I’m missing a picture Sir Henry George Ward, successor to Seaton, keen to continue reforms that favoured the wishes of the liberali, but faced with the murder by peasants of two landowners' employees on Cephalonia, Ward ordered military intervention resented to this day as a violent overreaction – a reminder of the fist in the glove that could be wielded by the British on behalf of the Ionian ruling class in whom they often recognized their strongest allies. There were hangings and floggings on Cephalonia – the latter penalty unfamiliar to Ionians and therefore additionally a focus of horror and widespread contempt and loathing for the Lord High Commissioner across the islands. There were good newspapers; many radical. News spread far more quickly along the islands than between London and Corfu.
Nonetheless Ward’s repression may have been a winning card for those British politicians and diplomats preoccupied with maintaining strategic power in the Eastern Mediterranean via influence on Greece. The dominant voice of the rizospasti, Elias Zervos, was silenced first by banishment to Orthoni, just off the north west coast of Corfu, but then by far more distant exile to Kythera, the southernmost of the Ionian islands, below Methoni in the Peloponnese.
A way was cleared for the rise of Constantinos Lombardos from Zakinthos, a more opportunist politician who focused the energies of the rizopasti not on republican principles like Zervos, but on enosis - the transfer of the islands to the young kingdom of Greece.
I’ve a portrait of Ward’s successor Sir John Young. He was perhaps the most direct victim of the fact that Ionians were not restricting their political energies to the region. Islanders had come in delegations to London complaining directly to British ministers and MPs about the conduct of the Lord High Commissioner and his agents, cultivating support in London, and indeed the rest of Europe. There was a long tradition of Greek and British political intermingling, distinguished exemplars being Ioannis Kapodistria and later Giorgos Theotokis, who were able to navigate shrewdly amid the differences of opinion on Greece in the British political classes.
Thus, amid the accelerating trajectory of his career as one of England’s most distinguished statesman, William Gladstone, came on an extraordinary mission to Greece and the Ionian islands, convinced that most of the problems of the Protectorate lay with British policies that had blocked the emergence of a mature democracy there.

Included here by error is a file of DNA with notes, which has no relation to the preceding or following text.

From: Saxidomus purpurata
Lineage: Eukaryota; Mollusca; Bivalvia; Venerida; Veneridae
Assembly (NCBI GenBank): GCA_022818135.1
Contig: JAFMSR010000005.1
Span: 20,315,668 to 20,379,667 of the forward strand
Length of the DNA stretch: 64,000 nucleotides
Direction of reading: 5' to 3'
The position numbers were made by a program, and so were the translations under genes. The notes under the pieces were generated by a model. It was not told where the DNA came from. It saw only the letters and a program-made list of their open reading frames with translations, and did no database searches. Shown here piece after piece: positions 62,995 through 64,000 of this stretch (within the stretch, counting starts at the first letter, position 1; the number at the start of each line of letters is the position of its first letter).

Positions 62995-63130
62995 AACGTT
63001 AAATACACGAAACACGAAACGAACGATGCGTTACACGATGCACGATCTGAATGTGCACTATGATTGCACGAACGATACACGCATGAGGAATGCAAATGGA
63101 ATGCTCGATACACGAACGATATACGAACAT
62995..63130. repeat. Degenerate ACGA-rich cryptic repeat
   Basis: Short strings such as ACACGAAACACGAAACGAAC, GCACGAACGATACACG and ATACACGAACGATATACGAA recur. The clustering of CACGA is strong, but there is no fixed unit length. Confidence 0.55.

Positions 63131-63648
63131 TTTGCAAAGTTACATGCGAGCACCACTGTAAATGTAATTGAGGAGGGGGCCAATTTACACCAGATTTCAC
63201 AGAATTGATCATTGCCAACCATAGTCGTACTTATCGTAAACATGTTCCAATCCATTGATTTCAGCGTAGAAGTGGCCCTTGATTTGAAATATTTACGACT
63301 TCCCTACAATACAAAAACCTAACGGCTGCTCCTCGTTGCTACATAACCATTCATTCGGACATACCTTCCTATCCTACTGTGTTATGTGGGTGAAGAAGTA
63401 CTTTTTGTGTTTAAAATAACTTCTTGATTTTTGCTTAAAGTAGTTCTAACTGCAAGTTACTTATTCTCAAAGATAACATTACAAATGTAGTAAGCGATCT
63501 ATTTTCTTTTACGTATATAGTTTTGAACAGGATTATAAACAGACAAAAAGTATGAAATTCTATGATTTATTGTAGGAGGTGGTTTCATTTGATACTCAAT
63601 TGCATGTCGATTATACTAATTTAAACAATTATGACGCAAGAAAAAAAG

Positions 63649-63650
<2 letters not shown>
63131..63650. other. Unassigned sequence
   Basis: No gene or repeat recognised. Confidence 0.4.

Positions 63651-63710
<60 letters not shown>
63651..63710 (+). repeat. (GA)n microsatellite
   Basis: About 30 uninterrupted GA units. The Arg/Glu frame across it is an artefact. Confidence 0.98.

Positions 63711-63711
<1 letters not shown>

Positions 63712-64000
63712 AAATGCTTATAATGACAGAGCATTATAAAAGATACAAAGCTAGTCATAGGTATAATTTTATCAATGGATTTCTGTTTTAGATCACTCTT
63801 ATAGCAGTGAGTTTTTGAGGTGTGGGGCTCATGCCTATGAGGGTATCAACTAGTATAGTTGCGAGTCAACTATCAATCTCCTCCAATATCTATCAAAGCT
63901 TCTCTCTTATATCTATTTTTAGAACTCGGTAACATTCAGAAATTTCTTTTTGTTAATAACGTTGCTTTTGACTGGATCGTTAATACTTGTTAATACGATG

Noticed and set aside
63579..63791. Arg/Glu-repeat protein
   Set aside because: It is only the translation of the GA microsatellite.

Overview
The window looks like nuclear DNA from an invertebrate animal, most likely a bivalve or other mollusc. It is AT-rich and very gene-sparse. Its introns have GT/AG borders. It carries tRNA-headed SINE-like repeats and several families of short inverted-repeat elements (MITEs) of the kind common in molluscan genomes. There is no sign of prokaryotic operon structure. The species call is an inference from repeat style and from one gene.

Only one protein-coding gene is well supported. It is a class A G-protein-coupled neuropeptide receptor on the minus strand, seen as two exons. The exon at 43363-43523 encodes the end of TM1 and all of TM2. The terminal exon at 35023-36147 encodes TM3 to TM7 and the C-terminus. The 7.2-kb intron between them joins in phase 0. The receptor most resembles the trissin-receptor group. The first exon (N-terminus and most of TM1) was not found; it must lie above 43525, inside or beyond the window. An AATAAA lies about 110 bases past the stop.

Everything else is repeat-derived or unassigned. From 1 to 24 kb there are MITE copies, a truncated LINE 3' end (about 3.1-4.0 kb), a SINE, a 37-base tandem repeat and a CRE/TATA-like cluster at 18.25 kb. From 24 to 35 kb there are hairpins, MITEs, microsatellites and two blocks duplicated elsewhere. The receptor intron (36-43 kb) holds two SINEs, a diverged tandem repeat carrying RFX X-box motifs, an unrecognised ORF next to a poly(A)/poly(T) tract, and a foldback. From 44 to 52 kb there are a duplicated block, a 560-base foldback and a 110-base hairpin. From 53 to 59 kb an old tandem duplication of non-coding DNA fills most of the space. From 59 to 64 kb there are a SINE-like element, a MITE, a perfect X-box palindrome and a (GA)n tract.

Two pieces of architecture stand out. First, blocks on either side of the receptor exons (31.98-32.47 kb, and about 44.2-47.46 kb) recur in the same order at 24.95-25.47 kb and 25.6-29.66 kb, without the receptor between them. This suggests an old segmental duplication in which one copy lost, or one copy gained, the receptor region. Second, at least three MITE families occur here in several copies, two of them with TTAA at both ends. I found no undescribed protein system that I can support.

This didn't mean he came with the intention of abandoning the British Protectorate. To understand why the British government held so keenly to the Ionian islands I must recognise the motives of every power that has relied on Corfu as a military base.
Stand, on a clear day, on the summit of Angelocastra, (see this in another blog) above Paleokastritsa, from where Linda and I have gazed across fifty miles, maybe more, of the southern Adriatic – defended for three centuries by Venice, coveted in the mid-19th century by the Austro-Hungarian empire, linked in a conflux of Balkan contracts that policy-makers in Whitehall and the clubs off Pall Mall referred to as ‘The Eastern Question’, calculating whether to guard our interest in the Eastern Mediterranean via fledgling Christian states or a declining Ottoman Empire, whether, part quoting John Delane, influential editor of The Times, ‘to protect a cradle’ or ‘watch over a tomb’. Look eastward and you see a hundred miles of the mainland coast of Greece stretching south to Levkas - once Santa Maura - and Ithaka and the long contested sea marches between the Turkish Empire and Christian Europe.
Gladstone favoured the cradle. A fervent Philhellene, steeped in English classical scholarship, he came to tell the Ionians he supported reform of their constitution but not the ending of the Protectorate. Like Seaton, Gladstone doubted the quality of their government under the Protectorate, not the quality of the Ionians. He fell half in love with the Orthodox Church, famously banging heads with the Archbishop of Corfu as they bowed to one another simultaneously.